January 2, 2018

Nang Chong Stories : Child Bride from China

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My maternal grandparents were still very conservative when they first came to Sibu as Pioneering Foochows in the first decade of the 20th century. My maternal grandmother herself was a child bride, bought for 5 silver dollars as she was purportedly 5 years old. In fact she was only 4 years and her biological father (Tiong) had wanted to earn an extra one silver dollar by upping her age by one year. Girls were being sold for a silver dollar for each year of their life.

Girls were regarded fairly worthless in the male dominant Fujian society in those days. According to my maternal grandmother, many baby girls were secretly killed (female infanticide) at birth by several methods - throwing into the river/well to drown, smother the new born in the fire place with the ashes, put the new born between the siblings and soon squashed to death in the night, or left in the hills to die or to be picked by someone. However the most humane way in those days was the raise the child for a few years and then sold as child bride, slave or to the brothels.

Those cruel acts resulted in many Christian orphanages for girls at the turn of the 19th century when the many women Christian missionaries came to China. Mrs. Muriel Pilley who served in China also had a mission to save girls from such tragic ends. She started the now famous Methodist Children's Home in Sibu in 1951.

My mother's eldest sister in law came to Sarawak with her family to settle down near Sarikei, at a place called Paloh. She might have been born in China but at a young age, her parents "sold" her to my maternal grandfather to help out with the family at first. She did go to school with the other children.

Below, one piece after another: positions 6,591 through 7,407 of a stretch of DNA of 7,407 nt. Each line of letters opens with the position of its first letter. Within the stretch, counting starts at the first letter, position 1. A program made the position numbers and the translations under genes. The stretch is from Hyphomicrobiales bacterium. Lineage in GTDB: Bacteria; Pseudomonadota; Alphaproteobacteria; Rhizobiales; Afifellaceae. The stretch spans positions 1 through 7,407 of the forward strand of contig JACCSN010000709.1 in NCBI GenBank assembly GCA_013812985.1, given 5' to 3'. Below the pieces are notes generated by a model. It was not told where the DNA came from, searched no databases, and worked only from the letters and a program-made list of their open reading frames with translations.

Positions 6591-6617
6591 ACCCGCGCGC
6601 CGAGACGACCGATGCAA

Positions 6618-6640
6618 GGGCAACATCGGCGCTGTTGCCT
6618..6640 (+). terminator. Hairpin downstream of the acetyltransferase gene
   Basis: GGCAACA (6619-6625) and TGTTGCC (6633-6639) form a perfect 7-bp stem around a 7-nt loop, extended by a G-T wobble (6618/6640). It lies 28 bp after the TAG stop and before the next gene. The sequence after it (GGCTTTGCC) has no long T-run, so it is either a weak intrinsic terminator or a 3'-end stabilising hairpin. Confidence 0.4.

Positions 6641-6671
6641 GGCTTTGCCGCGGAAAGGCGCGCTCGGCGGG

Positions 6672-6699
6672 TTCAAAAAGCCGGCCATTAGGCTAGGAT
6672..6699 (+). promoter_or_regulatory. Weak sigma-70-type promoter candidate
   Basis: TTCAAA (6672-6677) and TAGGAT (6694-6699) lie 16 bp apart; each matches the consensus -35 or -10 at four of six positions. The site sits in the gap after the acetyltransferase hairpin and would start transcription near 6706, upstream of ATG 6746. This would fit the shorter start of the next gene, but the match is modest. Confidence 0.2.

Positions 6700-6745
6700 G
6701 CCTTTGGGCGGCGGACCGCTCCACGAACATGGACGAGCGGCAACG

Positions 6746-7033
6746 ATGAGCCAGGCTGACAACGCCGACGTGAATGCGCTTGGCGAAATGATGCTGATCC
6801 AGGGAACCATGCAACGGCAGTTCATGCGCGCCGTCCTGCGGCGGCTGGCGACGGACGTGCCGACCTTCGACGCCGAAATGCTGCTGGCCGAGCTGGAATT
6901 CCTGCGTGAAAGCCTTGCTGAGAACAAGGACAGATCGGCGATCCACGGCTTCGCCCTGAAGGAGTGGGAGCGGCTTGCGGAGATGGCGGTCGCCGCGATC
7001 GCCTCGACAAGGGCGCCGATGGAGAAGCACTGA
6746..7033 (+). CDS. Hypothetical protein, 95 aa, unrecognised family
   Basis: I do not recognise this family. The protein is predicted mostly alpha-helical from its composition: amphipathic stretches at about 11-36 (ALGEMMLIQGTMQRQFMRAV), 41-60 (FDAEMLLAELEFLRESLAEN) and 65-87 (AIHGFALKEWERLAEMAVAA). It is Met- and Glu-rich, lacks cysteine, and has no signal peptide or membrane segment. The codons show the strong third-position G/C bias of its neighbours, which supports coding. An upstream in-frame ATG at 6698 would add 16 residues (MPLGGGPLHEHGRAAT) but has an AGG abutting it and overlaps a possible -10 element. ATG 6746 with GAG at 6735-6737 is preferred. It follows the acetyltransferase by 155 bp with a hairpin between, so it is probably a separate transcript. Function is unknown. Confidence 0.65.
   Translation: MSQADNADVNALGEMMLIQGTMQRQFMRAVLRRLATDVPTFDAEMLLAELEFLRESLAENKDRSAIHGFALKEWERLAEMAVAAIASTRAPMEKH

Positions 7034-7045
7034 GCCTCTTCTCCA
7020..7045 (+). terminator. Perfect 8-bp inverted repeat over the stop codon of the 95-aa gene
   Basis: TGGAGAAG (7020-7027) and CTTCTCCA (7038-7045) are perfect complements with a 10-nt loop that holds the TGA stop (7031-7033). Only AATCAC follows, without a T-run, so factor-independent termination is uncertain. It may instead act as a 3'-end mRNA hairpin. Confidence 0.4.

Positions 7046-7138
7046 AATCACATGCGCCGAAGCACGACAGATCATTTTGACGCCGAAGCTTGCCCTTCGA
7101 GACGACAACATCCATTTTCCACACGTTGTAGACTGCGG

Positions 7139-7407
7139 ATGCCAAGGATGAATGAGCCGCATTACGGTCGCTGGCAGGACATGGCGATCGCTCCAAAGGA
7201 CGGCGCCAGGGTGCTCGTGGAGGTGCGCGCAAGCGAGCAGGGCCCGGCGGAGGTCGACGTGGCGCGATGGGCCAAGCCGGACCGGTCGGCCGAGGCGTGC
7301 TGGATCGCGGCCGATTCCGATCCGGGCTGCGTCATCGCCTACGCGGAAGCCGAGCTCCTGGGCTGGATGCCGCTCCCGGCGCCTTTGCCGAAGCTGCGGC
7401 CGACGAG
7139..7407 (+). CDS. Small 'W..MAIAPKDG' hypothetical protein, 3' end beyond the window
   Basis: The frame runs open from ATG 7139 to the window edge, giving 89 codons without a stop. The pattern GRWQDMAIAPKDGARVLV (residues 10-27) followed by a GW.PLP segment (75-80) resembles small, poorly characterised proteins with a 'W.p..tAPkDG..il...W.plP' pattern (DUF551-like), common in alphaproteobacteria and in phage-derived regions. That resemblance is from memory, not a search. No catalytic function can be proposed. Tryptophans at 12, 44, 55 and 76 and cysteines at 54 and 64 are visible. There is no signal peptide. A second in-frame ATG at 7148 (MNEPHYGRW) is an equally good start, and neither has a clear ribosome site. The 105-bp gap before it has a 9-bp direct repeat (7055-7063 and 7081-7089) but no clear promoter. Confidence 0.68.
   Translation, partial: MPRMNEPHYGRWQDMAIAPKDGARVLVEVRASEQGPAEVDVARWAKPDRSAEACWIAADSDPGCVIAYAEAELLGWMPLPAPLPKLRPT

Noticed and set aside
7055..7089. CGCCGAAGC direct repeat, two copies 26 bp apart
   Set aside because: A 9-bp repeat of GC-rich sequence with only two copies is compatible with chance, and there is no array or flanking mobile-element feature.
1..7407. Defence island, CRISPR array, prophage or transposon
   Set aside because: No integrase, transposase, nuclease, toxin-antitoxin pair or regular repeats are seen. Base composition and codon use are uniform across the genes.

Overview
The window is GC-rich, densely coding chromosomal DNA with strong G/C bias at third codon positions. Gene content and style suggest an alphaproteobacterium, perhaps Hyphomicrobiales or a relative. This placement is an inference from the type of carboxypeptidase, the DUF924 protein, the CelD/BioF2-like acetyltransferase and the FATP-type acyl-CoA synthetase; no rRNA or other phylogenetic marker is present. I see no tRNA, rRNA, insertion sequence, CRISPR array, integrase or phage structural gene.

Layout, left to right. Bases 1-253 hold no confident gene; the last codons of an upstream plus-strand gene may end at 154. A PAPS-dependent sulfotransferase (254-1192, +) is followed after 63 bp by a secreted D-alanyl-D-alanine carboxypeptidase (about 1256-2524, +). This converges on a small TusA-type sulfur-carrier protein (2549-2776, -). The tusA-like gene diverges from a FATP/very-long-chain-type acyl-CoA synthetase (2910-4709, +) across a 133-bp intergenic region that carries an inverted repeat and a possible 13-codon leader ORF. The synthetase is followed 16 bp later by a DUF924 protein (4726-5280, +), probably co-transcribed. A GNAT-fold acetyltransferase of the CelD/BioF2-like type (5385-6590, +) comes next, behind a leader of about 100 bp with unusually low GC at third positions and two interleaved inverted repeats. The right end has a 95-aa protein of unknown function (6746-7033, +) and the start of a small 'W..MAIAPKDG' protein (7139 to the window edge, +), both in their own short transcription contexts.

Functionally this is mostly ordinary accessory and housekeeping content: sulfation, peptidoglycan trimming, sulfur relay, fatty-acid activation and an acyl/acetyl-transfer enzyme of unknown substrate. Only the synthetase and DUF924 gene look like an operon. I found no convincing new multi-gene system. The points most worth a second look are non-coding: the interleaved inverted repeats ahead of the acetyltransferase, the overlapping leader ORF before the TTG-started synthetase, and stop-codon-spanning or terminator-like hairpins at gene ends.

Years later during the Japanese occupation, when she was already married to my uncle, her biological brother did bring some sweet potatoes and rice to help out the family. By that time my maternal grandfather had passed away and my maternal grandmother was stranded in China. My eldest uncle and my aunt were the heads of the household.

During the Japanese Occupation, which was very trying and difficult, this child bride, all grown up, was a mother of three, was extremely capable in raising domesticated animals, carrying water from the river and planting padi besides looking after the 3 younger siblings of my uncle. My mother being the oldest unmarried sibling helped her in every way possible including baby sitting and padi planting.

My mother alone was able to harvest a lot of padi in the three years she cultivated the padi field behind the big house in Nang Chong.

My eldest aunt lived a long life and was able to see her children, especially her eldest daughter prosper. Her oldest daughter in law passed away in 2017.


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stenote said...

Good blog .... keep-up the good work... May I share an article about the Longji Rice Fileds in Guilin , China, in http://stenote.blogspot.com/2017/12/longji-rice-terraces.html
Watch also in youtube https://youtu.be/-FEADXHsiSM

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